With indie rock’s rise to mainstream consciousness, it’s no surprise that one of the year’s most talked-about records comes from a literate, if moody, group of musicians out of Brooklyn.
When the National’s latest album, “High Violet,” landed in May, there was Springsteen-style buzz surrounding the release. Most fans had discovered the band via 2007’s “Boxer,” and many of them then went back to 2005’s brilliant “Alligator” for more. “High Violet” carries forward the band’s grand vision, which is as dark as it is meditative.
The band plays its biggest Denver show to date on Monday at the Fillmore Auditorium, and we spoke with bassist Scott Devendorf about working with expectations and the benefits of perspective.
Q: How are the new songs sounding live?
A: It’s been great. People seem really into them. It’s funny, when you write songs, seeing which ones become live favorites. “Vanderlyle” and “England” and “Conversation 16″ — we didn’t expect them to be big live songs, but they’re raucous songs.
How has the process of this album experience varied from “Alligator” and “Boxer”?
There was a little more expectation. But in the way we worked, it didn’t change that much. At one point we were trying to write some more upbeat pop songs as an experiment, but obviously the record didn’t turn out that way. Matt was challenging himself to sing in a different range, not so low-low-low, and that worked out. And that worked out in that we still sound like we do. It was an interesting experiment.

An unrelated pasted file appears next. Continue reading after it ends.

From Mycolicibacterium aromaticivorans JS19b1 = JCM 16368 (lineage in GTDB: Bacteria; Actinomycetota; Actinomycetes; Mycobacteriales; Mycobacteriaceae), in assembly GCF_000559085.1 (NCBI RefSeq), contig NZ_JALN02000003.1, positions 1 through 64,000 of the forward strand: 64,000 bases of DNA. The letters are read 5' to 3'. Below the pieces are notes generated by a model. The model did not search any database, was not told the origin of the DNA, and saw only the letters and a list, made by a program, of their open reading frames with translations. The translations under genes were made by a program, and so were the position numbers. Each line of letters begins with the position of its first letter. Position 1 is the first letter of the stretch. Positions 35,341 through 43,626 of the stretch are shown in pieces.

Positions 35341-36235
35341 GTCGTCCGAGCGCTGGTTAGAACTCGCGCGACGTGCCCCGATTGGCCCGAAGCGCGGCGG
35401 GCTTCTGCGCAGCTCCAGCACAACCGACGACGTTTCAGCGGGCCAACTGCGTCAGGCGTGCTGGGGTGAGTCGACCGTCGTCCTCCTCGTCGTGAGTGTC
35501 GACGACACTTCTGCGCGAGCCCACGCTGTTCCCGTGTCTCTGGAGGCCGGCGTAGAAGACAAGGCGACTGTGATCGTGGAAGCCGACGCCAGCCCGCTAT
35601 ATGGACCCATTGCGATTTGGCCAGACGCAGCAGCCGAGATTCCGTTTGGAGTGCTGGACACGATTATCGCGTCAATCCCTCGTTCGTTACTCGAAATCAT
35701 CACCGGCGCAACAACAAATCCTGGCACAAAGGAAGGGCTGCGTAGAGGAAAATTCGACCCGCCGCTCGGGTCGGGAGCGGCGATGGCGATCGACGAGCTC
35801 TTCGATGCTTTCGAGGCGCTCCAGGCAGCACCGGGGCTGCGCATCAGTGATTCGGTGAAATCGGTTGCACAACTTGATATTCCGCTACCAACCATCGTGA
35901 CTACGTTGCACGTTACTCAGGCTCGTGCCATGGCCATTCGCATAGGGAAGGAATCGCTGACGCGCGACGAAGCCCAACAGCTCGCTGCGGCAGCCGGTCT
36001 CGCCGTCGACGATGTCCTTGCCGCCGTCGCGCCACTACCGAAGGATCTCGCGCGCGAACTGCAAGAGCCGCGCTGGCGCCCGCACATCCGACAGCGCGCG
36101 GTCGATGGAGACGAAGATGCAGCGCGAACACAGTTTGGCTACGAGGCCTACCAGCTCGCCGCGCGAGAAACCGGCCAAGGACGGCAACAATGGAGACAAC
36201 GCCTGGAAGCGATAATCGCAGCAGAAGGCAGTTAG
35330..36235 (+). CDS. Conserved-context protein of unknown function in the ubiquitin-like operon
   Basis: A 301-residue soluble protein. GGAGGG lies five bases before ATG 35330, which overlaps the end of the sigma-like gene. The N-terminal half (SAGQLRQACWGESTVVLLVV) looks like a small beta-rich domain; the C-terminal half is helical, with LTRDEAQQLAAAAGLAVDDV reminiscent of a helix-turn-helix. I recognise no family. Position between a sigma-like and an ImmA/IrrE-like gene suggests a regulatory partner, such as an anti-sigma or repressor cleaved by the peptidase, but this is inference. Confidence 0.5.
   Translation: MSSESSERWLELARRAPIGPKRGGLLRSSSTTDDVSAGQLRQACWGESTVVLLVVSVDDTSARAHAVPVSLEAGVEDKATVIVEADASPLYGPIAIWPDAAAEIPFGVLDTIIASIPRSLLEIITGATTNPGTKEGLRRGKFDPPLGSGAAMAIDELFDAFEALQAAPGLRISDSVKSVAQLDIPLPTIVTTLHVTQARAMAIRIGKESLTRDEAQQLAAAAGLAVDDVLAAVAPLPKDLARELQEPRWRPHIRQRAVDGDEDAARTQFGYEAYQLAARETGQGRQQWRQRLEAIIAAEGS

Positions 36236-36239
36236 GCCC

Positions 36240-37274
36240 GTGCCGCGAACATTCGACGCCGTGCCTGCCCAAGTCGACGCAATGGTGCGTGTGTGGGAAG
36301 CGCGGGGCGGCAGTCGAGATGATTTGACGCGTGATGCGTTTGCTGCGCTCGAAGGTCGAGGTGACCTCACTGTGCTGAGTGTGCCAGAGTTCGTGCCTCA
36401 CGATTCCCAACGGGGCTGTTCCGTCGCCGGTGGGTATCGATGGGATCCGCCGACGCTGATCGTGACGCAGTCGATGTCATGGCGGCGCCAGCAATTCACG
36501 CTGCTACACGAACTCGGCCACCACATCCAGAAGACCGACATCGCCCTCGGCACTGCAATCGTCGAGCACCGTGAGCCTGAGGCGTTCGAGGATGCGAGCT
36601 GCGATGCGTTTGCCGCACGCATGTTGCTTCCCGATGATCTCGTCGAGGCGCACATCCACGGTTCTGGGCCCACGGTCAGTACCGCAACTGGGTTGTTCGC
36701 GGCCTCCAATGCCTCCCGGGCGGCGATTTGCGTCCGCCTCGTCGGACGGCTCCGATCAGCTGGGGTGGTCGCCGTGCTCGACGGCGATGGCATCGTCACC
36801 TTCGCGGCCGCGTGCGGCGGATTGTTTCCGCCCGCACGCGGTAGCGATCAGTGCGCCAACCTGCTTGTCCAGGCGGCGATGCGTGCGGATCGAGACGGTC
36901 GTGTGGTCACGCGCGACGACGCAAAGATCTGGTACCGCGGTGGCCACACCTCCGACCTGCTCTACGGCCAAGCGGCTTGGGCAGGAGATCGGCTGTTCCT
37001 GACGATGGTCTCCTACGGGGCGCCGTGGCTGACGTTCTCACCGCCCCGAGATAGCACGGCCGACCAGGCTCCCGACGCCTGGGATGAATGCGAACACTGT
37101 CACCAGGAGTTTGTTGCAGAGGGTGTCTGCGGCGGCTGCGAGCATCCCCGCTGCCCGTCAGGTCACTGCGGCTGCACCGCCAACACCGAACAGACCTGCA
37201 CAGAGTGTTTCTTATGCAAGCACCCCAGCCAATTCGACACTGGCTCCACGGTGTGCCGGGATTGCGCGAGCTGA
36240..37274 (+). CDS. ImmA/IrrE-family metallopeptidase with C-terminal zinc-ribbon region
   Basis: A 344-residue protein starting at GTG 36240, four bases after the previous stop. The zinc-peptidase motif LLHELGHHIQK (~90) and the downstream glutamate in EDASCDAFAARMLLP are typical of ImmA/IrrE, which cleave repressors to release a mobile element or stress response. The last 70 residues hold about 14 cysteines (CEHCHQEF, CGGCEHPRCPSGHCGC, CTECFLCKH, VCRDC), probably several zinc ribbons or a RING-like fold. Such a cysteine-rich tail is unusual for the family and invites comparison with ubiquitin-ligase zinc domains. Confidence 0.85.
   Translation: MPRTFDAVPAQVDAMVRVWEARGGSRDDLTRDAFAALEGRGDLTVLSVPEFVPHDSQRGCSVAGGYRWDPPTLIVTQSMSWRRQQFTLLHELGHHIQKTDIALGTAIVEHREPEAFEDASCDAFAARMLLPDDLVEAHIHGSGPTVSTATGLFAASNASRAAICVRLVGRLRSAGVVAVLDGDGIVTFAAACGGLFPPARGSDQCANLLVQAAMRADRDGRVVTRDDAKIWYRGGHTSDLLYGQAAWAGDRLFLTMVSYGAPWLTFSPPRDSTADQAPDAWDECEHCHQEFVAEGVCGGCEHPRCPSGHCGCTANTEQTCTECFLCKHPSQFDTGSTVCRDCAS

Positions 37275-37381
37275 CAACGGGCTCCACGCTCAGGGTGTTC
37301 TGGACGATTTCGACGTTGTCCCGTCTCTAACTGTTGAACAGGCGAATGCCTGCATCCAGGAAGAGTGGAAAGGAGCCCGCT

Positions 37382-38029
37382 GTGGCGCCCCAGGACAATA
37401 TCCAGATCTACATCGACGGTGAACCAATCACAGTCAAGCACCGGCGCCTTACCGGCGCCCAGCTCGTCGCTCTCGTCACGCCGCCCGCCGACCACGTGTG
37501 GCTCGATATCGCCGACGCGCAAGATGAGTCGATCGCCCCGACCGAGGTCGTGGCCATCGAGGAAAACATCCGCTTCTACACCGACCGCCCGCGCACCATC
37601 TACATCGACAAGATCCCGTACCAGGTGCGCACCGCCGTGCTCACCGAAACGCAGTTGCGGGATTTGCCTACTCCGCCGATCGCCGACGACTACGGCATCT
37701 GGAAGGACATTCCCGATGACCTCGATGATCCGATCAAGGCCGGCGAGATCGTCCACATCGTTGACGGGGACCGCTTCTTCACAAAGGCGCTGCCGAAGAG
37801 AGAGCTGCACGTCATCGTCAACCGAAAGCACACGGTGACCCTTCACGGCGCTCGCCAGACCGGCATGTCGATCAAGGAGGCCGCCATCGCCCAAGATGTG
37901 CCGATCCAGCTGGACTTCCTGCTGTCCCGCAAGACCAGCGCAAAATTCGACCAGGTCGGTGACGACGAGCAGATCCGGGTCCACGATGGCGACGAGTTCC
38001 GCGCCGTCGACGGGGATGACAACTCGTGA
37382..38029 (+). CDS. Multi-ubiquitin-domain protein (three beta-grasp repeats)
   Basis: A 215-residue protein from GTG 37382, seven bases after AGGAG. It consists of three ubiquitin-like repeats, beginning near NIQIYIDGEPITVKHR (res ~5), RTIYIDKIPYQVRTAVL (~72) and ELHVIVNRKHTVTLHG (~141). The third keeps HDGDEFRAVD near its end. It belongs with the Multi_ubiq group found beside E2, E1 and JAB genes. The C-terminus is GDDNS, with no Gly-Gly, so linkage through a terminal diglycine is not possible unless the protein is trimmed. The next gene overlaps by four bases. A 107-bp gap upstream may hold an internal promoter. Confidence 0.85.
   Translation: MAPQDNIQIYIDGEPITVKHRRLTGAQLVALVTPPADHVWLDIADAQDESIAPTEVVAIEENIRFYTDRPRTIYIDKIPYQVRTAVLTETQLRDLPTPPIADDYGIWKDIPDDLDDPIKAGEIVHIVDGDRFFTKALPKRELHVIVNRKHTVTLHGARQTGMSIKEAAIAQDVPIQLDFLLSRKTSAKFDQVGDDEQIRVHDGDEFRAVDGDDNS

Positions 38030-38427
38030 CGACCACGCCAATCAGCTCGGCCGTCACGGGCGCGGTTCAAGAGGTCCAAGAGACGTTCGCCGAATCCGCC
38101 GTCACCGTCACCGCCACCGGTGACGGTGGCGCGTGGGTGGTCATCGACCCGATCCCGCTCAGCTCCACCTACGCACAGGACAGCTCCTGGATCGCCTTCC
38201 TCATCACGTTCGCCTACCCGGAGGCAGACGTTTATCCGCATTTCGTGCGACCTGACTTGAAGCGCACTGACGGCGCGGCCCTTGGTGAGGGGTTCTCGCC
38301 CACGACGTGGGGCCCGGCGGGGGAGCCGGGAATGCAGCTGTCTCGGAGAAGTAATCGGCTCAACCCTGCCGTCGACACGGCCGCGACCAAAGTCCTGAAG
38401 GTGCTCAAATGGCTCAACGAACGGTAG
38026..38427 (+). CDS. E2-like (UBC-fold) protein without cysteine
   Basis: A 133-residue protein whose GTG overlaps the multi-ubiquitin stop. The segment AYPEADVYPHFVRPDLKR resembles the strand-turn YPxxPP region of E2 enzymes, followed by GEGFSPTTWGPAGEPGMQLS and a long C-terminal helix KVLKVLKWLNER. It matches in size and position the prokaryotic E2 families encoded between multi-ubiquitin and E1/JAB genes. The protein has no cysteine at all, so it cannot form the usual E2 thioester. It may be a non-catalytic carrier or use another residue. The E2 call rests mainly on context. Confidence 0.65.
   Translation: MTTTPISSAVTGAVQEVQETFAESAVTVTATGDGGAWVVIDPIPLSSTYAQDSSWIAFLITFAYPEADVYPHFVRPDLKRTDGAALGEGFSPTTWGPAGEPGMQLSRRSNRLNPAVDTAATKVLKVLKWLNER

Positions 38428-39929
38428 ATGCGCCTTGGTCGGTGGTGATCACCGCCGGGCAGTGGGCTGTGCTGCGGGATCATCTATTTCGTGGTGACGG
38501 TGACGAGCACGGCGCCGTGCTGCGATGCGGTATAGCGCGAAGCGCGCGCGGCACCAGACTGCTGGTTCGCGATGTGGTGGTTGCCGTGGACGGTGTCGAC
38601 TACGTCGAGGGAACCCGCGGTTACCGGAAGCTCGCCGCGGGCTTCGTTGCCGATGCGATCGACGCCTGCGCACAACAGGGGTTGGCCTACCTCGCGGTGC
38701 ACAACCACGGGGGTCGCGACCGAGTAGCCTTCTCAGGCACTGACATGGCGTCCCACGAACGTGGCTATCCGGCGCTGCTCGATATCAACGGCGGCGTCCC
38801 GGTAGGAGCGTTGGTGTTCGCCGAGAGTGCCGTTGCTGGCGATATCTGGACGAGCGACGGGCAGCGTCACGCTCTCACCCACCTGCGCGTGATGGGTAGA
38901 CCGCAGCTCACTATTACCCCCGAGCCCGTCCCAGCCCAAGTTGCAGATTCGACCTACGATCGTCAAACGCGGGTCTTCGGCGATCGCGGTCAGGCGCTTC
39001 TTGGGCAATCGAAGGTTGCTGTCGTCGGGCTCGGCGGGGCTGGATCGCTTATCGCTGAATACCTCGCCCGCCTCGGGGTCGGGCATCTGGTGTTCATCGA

Tell me about “Racing Dreams,” the documentary you guys contributed music to.
It’s about kart racing, pre-NASCAR kart racing. It follows five kids and their families around, and it’s their experience training in kart, which leads to becoming a NASCAR driver. They drive these cars at 80 miles per hour, so it’s quite dangerous and intense. But the story’s great, and a friend of ours, Marshall Curry, is the director and cinematographer.
Would you rather license your music to a small-budget documentary than a BMW commercial?
We’re open to a lot of that so long as it’s not destructive. We’re not opposed to being in commercials or television shows as long as we don’t have an issue with what they stand for, so we wouldn’t do R.J. Reynolds or Cialis commercials.
So you all have had your music out there?
Sure, “Fake Empire” was in an HBO show. We did a Google commercial. And “One Tree Hill,” we’ve had lots of stuff on there. It’s not the world’s greatest show, but people watch it, and for us, it’s nice to get paid a little money to do something and see how it enters culture in ways that you wouldn’t expect. Our music isn’t all that radio-friendly, and it’s interesting to see how it’s used. I’m always amused when it ends up in places that are slightly bizarre.
Bands selling their music has definitely become more prevalent and acceptable over the last 10 years.
Bands almost have to do it a little bit. If you’re not touring, a small band can do a couple commercials and get a little money and record a record. No one buys music anymore, it seems. It’s less and less so. Everything is streaming or stolen. True fans buy records, but we’re the minority. I was talking with my 17-year-old cousin recently and she had a burned copy of “Dark Was the Night,” the charity CD we helped with. I asked her, “Is that a burned copy of a charity CD?” It was. It was funny.